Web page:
On occasions, I leave home and I go to a small apartment I have near the sea to relax a little and hear the voice of the sea. Unfortunately, my Internet speed decreases considerably there, as I don’t rely anymore on optical fibre, so I’ve become more and more interested in download managers who really work.
I have some requirements regarding download managers: they have to be able to resume their download, if I lost connection, which is the most important thing. Another thing a good download manager do is splitting the files they’re downloading into smaller parts, downloading them in the same time from multiple resources and putting them back together. They also manage the downloaded files, not letting you download the same file again and again and putting them into categories. Which really helps, because I’m a mess when it comes to organizing my stuff.
These are the three download managers I’ve tested personally. I find all three of them capable to offer me a smooth, reliable download experience. I can’t really point out which of them is faster, because 2-3 minutes is not that important to me. What is really important is that I didn’t encounter any bugs with them and it didn’t slow down my machine, as I was afraid it would, because I don’t have a top notch laptop.
Let’s start in the order in which I tried them out. Flashget 3.7.0 optimizes the bandwidth use with a feature fancifully called Multi-server Hyper-Threading Transportation, basically fragmenting the file and downloading all the pieces in the same time, as I’ve mentioned before. If you want to download many files, just drag and drop the URLs of the sites that hostes the files you’re interested in. You can also schedule your downloads, if you want to perform the downloading operation in the night. You can also pause restartand and resume each download automatically. If you rely on Internet Explorer, FlashGet does provides download monitoring for this browser. I prefer Firefox and I found it to integrate quite nicely with Firefox's Flashgot extension. You’ll be pleased to hear that it supports Torrent and Emule files. and it also supports HTTP, FTP, BT, MMS, RTSP protocols. It has an embedded antivirus, too, which I didn’t use, but I liked this feature.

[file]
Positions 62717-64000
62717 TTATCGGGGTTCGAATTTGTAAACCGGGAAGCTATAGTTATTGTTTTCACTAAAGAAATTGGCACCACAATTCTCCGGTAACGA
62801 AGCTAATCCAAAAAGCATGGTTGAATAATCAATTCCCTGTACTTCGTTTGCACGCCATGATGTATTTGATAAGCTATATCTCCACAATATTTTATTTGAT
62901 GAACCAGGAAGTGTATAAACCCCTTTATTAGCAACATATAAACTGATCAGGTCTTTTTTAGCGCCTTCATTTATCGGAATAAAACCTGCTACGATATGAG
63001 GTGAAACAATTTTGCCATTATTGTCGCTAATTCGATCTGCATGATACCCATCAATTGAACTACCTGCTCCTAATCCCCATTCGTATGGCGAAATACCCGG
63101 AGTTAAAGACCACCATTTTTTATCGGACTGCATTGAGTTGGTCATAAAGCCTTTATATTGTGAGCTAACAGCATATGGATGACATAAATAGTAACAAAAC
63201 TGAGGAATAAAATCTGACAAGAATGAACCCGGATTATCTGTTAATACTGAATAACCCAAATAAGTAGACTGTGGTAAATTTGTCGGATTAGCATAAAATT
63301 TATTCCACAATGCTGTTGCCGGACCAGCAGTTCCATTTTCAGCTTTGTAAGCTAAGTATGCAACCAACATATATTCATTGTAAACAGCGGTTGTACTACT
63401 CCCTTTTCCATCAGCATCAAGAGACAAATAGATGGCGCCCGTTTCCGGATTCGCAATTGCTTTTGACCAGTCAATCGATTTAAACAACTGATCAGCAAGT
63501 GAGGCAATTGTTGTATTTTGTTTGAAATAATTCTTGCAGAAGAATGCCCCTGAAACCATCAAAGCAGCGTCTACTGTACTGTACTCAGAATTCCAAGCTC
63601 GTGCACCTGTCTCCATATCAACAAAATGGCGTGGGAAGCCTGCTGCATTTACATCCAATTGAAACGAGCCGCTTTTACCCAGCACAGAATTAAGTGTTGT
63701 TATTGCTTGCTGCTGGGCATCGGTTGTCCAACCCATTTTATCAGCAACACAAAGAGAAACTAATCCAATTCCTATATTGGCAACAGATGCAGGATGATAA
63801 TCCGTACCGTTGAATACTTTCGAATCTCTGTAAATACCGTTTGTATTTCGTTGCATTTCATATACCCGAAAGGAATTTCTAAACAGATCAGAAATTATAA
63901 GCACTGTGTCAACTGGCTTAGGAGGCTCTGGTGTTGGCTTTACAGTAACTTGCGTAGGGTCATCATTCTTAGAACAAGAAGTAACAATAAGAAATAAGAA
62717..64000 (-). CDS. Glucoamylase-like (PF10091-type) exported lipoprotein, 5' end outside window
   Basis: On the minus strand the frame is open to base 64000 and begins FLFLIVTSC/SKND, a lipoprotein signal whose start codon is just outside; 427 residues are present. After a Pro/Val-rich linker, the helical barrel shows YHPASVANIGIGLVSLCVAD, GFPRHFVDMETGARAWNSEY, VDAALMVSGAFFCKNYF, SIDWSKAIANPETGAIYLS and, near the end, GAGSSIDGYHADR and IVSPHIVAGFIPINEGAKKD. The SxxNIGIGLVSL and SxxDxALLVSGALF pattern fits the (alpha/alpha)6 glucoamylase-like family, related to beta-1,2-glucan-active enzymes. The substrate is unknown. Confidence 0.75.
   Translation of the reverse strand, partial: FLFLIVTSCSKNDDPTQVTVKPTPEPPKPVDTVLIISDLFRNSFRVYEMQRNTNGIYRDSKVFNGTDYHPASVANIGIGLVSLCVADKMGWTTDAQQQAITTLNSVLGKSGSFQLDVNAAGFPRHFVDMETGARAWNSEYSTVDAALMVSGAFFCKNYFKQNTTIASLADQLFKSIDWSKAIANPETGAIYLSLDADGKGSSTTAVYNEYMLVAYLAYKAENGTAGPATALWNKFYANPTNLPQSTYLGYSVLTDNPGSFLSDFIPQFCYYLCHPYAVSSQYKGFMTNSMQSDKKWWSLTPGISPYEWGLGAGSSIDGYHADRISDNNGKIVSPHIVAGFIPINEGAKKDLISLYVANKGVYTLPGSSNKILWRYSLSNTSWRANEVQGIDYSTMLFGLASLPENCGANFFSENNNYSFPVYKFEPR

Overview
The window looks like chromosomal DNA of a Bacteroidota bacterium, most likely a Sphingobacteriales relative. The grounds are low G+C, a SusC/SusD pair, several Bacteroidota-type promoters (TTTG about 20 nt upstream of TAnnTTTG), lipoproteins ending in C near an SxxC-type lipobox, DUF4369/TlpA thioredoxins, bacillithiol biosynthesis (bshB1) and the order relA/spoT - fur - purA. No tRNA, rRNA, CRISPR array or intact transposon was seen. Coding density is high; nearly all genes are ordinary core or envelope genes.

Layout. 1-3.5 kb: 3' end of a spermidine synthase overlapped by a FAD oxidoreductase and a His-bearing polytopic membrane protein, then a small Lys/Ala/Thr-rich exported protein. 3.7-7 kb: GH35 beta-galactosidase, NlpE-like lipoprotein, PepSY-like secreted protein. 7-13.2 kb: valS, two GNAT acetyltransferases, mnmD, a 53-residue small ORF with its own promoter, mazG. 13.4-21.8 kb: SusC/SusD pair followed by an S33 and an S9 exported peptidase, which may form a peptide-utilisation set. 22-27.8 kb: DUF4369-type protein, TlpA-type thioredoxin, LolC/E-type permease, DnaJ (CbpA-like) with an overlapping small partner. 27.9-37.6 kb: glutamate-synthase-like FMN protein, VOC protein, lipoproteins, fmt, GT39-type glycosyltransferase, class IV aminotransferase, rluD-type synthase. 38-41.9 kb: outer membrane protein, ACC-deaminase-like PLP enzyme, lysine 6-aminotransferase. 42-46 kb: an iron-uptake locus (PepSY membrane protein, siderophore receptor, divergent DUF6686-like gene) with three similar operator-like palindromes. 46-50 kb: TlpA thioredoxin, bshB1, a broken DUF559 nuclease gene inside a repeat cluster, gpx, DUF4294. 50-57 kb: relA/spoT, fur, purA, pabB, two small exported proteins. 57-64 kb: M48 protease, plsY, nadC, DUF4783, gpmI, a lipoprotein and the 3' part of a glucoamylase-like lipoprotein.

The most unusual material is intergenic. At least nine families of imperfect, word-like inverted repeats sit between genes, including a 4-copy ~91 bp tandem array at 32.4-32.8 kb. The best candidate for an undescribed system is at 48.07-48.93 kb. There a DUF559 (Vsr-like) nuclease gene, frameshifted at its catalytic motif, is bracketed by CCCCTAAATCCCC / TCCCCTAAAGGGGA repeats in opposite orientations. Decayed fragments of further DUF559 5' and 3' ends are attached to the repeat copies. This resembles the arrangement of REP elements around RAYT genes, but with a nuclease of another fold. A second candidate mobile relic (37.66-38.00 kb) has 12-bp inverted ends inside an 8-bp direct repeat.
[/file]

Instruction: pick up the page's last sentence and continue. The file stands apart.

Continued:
Orbit Downloader my second choice, with its so much praised multi-source downloading technology with more efficient mirrors selection algorithm that secures a faster download. In real life, I found it slightly faster than Flashget 3.7.0. What I really like about Orbit downloader was its Grab Pro technology, which is perfect for sites using anti-leeching technology. If you don’t have any clue about what this is, I would mention Youtube and Pandora. It’s easily integrated with Internet Explorer, Firefox and Opera.
I’ve also experimented Free Download Manager, which supports even a wider range of browsers: Internet Explorer, Firefox, Chrome, Opera and Safari. I noticed to be one of the most popular download managers and I just wanted to check out why. It served me well and I particulary like the neat interface of the browser. It has a scheduler for downloads, it can adjust trafffic usage, can prioritize the downloads, supports RapidShare and flash video download. On the whole, I was satisfied with it.
I would also like to say a few words about a Firefox addon: Downthemall. Which of course limits you to Firefox, which I didn’t mind, of course. It’s capable to download everything on a web page at one go, a superb feature, if you ask me. But you should keep in mind that when you attempt to download a single large file, this addon is slower than a standalone download manager.
So, each of the download managers I used served me beautifully and I don’t have any major complaints about any of them.
Thursday, September 13, 2012
Monday, February 6, 2012
How many times did you receive messages from social media networks: Facebook, Twitter, MySpace, offering to share shocking pictures and videos involving VIPs, unbelievable prizes or unique features?
Most of them can be easily classified as hoaxes or scams, spreading viruses, spyware, rootkits or any kind of malware. But one of the most unacceptable scams are the ones involving photos of disabled or ill children that seek our help. Facebook is supposed to offer a sum of money every time we share these pictures to other people.
Few meditate about this aspect, reaching the conclusion that nobody donates money to these poor children. More than this, they are disturbing for the parents, relatives, friends of these children. Unfortunately, some of these children already passed away years ago, but their pictures still produce a lot of sufferance to their parents.
A number of sites want to raise awareness about this matter: Hoax Slayer, Facecrooks, Thatsnosense, Facebookprivacyandsecurity, not only educating the public about the way to receive these hoaxes, but also pressuring Facebook to take action against these hoaxes.
The social media giant is well-known for his slow response in taking down the hoax pages and pictures. Another problem a lot of people complain about Facebook is the fact that the older storage systems owned by the social network makes impossible for people to delete Facebook photos , the others being able to access their removed pictures just typing their old URLs.